Massoud Rajavi was born in the small town of Tabas, in the northeastern Province of South Khorassan in 1948. He earned his degree in political law from Tehran University. Rajavi joined the People’s Mojahedin Organization of Iran (PMOI/MEK) in 1967, and became involved early in his career in discussions on religion, history and revolutionary theory, influencing the PMOI’s modern interpretation of Islam. He later became a member of the Central Committee.
In 1971, the founders and Central Committee members of the PMOI, including Rajavi, were sentenced to death after their arrest by SAVAK, the Shah’s notorious secret police. Rajavi’s brother, Dr. Kazen Rajavi, organized an international campaign to save him, that included the assistance of top French officials, such as François Mitterrand Massoud Rajavi’s death sentence was commuted to life imprisonment. He spent the next seven years in prison before being set free on January 21, 1979, as a result of the uprising against the Shah’s dictatorship. After Khomeini seized power, Rajavi defended the rights of the people of Iranian Kurdistan in a speech that stressed the need to eliminate dual oppression. Rajavi refused to call the anti-monarchic revolution an “Islamic revolution,” and instead called for a democratic revolution, demanding safeguards for democratic freedoms.
In January 1980, Rajavi’s candidacy for Iran’s first presidential election was vetoed by Khomeini. According to the French daily, Le Monde: “According to varying estimates, had Imam Khomeini not vetoed his candidacy in the presidential election last January, Mr. Rajavi, would have won several million votes. He was, moreover, assured of the support of the religious and ethnic minorities – whose rights to equality and autonomy he defended – and a good part of the female vote, who seek emancipation, and the young, who totally reject the ‘reactionary clergy’…”
The Le Monde article went on to say: “The Mojahedin have not ceased denouncing, documenting and issuing calls about ‘the irregularities, pressures, fraud and violence’ surrounding the first round of elections… Observers appointed by the Mojahedin who protested the election fraud were expelled from the premises, beaten, and sometimes arrested…”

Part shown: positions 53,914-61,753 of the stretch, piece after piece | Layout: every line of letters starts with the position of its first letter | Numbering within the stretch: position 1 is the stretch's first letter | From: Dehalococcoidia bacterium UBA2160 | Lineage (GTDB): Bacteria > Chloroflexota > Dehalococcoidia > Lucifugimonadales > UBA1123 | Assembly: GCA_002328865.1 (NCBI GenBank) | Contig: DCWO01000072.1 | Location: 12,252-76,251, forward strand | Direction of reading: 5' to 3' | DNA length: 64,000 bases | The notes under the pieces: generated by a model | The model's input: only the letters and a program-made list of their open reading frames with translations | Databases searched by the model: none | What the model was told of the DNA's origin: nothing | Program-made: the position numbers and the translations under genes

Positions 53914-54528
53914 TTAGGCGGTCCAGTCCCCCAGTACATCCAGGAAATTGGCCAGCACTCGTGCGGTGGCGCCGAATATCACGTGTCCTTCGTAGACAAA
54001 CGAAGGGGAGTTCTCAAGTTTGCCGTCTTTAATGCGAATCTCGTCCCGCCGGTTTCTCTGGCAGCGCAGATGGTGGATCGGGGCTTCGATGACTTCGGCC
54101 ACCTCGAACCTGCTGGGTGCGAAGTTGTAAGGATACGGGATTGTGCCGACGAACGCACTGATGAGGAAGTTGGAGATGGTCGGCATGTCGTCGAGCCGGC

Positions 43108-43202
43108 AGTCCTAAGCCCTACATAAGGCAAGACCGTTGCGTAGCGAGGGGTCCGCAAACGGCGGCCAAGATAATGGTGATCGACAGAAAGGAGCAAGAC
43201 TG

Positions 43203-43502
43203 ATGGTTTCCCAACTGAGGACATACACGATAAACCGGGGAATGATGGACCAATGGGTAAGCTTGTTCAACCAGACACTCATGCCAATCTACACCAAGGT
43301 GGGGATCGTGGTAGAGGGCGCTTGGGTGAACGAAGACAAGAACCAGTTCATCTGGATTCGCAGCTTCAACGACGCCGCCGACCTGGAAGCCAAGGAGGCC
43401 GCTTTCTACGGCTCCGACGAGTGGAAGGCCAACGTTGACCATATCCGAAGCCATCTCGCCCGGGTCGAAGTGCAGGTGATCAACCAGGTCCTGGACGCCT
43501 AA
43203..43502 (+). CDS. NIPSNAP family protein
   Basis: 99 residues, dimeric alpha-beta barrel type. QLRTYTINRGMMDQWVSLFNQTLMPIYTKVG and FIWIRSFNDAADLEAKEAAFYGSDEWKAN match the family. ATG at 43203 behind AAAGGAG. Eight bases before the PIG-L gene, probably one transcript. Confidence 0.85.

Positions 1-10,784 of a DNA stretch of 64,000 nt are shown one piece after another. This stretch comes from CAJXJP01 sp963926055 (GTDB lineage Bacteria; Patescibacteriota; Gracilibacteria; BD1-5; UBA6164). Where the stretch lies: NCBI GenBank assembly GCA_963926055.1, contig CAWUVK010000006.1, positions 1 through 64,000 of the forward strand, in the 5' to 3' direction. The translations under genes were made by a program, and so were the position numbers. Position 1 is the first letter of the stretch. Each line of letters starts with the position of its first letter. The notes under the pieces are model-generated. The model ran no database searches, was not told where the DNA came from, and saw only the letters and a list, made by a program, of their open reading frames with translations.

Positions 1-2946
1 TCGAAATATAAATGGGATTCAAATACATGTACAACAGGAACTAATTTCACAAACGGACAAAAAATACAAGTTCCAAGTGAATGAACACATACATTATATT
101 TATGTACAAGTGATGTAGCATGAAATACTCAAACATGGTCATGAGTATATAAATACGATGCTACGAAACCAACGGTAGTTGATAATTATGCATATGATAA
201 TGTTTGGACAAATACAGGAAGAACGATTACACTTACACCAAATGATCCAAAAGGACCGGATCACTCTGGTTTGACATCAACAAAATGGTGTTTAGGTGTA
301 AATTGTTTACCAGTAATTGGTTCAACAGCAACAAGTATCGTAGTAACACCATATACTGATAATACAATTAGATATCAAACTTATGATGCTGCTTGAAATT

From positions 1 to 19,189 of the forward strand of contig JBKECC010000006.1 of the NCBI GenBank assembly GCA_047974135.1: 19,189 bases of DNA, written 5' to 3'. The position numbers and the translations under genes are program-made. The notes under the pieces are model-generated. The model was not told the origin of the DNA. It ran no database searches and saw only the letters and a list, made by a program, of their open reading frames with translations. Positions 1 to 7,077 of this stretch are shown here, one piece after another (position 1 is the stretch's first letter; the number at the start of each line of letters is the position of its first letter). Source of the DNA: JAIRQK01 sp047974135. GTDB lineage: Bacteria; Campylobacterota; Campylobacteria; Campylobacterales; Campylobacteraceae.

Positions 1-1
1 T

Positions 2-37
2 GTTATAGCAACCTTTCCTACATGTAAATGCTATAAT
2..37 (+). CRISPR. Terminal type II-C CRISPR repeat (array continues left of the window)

Khomeini’s reasoning for his veto was that Rajavi had opposed the national referendum on Iran’s new constitution, which established a theocratic government. Rajavi ran for a seat in the Majlis (parliament), but was not allowed entry to the Majlis through discrepancy in the vote tally and election process by the regime.
On July 29, 1981, a month after peaceful demonstrations by half a million PMOI supporters in Tehran were turned into a bloodbath on the direct orders of Khomeini, Rajavi announced the formation of the National Council of Resistance of Iran, the democratic alternative to the religious, terrorist dictatorship. The umbrella group, which included representatives of many of the opposition groups from different parties with varying views, has been the longest lasting political coalition in Iran’s history.
When the summary arrests, imprisonment and executions of PMOI members began to accelerate, Rajavi was forced to leave Iran. He travelled to Paris on board an Iranian aircraft from a military base in the heart of Tehran. The historic flight was organized by PMOI supporters within the Iranian Air Force.
Mr. Rajavi made the difficult decision to initiate a peace campaign during the Iran-Iraq war, a decision which was overwhelmingly supported by the Iranian people, war weary and grieving the loss of many of their loved ones.
In 1986, the French government was involved in negotiations with the Iranian regime over the fate of French hostages in Lebanon. It increased its pressure on Rajavi, resulting in his decision to travel to Iraq in June 1986. The Iraqi government at that time gave formal assurances it would recognize the PMOI’s political, financial and military independence.
Massoud Rajavi managed the affairs of the NCRI and was instrumental in its expansion and resilience. He devoted most of his time to nurturing the organization and supporting efforts to topple the Khomeini regime. 219 members of the United States Congress signed a statement on July 8, 1992, in support of the National Council of Resistance, which said:
“…the time has come for the free world to form a common front against fundamentalism with those fighting for peace and democracy against the Iranian regime. In announcing a specific program and determining responsible policies vis-a-vis recent international developments, the National Council of Resistance, led by Mr. Massoud Rajavi, has demonstrated that it is determined and able to contribute to peace and stability in this sensitive region….”
Since the formation of the NCRI, Massoud Rajavi has concentrated his efforts on the Council. His management of the NCRI’s affairs has earned him the trust of the coalition’s members. The NCRI elected Maryam Rajavi, as the President-elect of the NCRI in August of 1993.